Frodo Baggins looked at the ring. The ring was round. It was a good ring. The hole at the heart of the ring was also round. The hole was clean and pure. The hole at the heart of the ring had an emptiness in it that made Frodo Baggins remember the big skies of the Shire when his father had taken him out and taught him to tear the heads off the small, furred things that walked there, even though he hated blood in those days and the stink of the blood was always part of the emptiness for him then and ever after.
Frodo Baggins could put the ring on his finger now. The stink of the blood and the hole and the emptiness could never leave him now. Frodo Baggins looked at the ash-heap slopes of Mordor and remembered the Cuban orc who had kept the ash on his cigar all the way to the end. The orc just drew on the cigar and smoked the cigar calmly and kept the ash in a long gray finger, a hard finger, right to the moment that the Rangers beat hit to death with clubs. He was mucho orco, the Cuban.
Frodo Baggins looked at the ring and the hole and smelled the sulfur smell that came from the vent in the mountain. There were scorched black bushes round the vent. The vent was like the cleft of the old whore at the Prancing Pony on the night that the Black Riders came. Frodo Baggins reached in his pouch and took out the flask of good grappa there and filled his mouth and swallowed the grappa. She was mucha puta, the old whore.
Frodo Baggins could spit again so he spat hard, once. He took the ring and threw it into the vent.
The earth moved.
The Lord of the Rings, by Lewis Carroll
Frodo peered at the wizard, who looked like nothing he’d ever seen before except in a nightmare after his elder sister’s birthday party.
“Come on”, he said, “No time to lose, we’ve got to go and lose Bilbo’s ring!”
“Lose it?”, said Frodo, “Why, I’ve only just found it.”
“Tut tut, no time to argue, we’ve got to go and lose it again.”
“But *can* we just lose something like that?” asked Frodo. “Without so much as a by-your-leave or how-de-do?” he added a little impertinently.
“Of course we can” said the strange wizard, “Why, I’ve frequently lost as many as six things before breakfast, rings included. I dare say you haven’t had much practice at losing things. We can do *much* better than that if we really try, you know,” he said, blowing several smoky rings of various colours into the room.
Frodo blinked, and wondered if his big sister had had *another* party the night before.
The Lord of the Rings, by A.A. Milne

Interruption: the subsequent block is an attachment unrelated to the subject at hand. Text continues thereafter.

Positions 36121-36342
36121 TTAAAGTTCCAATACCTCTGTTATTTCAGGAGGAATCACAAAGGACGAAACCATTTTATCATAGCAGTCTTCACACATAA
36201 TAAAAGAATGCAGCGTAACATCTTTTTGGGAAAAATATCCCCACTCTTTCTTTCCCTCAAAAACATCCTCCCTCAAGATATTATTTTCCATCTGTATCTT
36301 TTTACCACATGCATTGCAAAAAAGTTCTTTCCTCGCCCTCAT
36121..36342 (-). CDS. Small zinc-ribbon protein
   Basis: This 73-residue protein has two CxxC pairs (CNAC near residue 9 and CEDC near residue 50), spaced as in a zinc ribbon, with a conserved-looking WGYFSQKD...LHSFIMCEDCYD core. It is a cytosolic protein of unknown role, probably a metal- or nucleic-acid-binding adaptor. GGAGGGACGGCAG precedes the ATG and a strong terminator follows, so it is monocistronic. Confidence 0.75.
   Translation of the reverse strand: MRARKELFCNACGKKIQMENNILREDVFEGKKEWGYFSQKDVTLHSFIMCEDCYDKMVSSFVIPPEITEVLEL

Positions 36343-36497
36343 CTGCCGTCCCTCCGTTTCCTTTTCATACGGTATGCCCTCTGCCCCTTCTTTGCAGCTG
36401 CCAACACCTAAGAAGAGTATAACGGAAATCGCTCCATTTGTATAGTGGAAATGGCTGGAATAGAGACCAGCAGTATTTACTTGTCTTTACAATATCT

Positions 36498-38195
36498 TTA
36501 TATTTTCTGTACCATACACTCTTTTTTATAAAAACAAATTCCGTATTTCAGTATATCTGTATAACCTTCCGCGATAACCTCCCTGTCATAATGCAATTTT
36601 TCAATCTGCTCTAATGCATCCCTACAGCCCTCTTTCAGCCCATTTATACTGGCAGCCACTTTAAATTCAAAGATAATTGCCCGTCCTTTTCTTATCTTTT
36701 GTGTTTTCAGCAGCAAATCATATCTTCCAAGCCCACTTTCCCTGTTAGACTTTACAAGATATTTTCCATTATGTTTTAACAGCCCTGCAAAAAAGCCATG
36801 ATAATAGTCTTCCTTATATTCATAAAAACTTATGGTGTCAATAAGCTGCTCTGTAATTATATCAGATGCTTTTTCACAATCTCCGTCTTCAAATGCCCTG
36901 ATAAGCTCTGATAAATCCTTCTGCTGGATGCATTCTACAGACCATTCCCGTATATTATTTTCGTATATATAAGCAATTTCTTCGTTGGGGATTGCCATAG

“What we’re going to do,” said Frodo, “is we’re going to go on an expotition.”
“Ooh” said Pippin, “what will we discover?”
“We’re not going to *discover* anything, Pippin, we’re going to *undiscover* uncle Bilbo’s old ring.”
“CAN you undiscover things?” asked Sam. “Discovering doesn’t seem to be a thing you can UN-, if you know what I mean.”
“Sam”, said Frodo, sharpening his pencil, “You haven’t any brain.”
Sam shuffled off trying to look like he hadn’t said anything, and that it was one of Frodo’s many friends and relations. Frodo continued, “Anything that can be discovered, can be *undiscovered*, it stands to reason.”
“My grandfather Brandybuck undiscovered his spectacles once,” said Merry.
“There you go then, that proves it then,” said Frodo. “Of course, we shall have to beware of Trolls and Orcs and Things, that will try to stop us.”
“Ooh”, said Pippin, shivering slightly, but only because it was cold, he told himself. “Do you mean they’ll chase us with swords and Other Deadly Weapons? Actually, I’ve just remembered something important I have to do, that can only be done on… what day is it tomorrow Merry?”
“Pippin,” said Frodo, sucking his new sharp pencil, “You haven’t any pluck!”
“It’s hard to be brave,” said Pippin looking crestfallen, “When you’re a *very* small hobbit.”
The Lord of the Rings, by Matt Groenig
Sam: Yo Hamfast! Frodo and the gang are going on a coo-ol troll bait. Should be plenty of ways I can really screw up the works on that one!
Gaffer: Yes son, but don’t call me Hamfast. And I’m proud of you for taking it in that spirit. Nothing worth doing right is worth doing.
Widow Rumble: Mmmhmhmhm! Mister Gamgee, I don’t think you should be encouraging him in such negative attitudes.
Gaffer: Nonsense Marjoram! Making a dog’s dinner of things is what separates us from the animals, especially dogs. And weaselling out of things is what separates Hobbits and Trolls from the animals as well,… er… except weasels.
Rosy: Actually Mr Gamgee, studies have shown that so-called dumb animals are more likely to see through a task to completion than talking folk.
Gaffer: Doh! Go to your room!
Rosy’s baby sister: (suck suck suck…)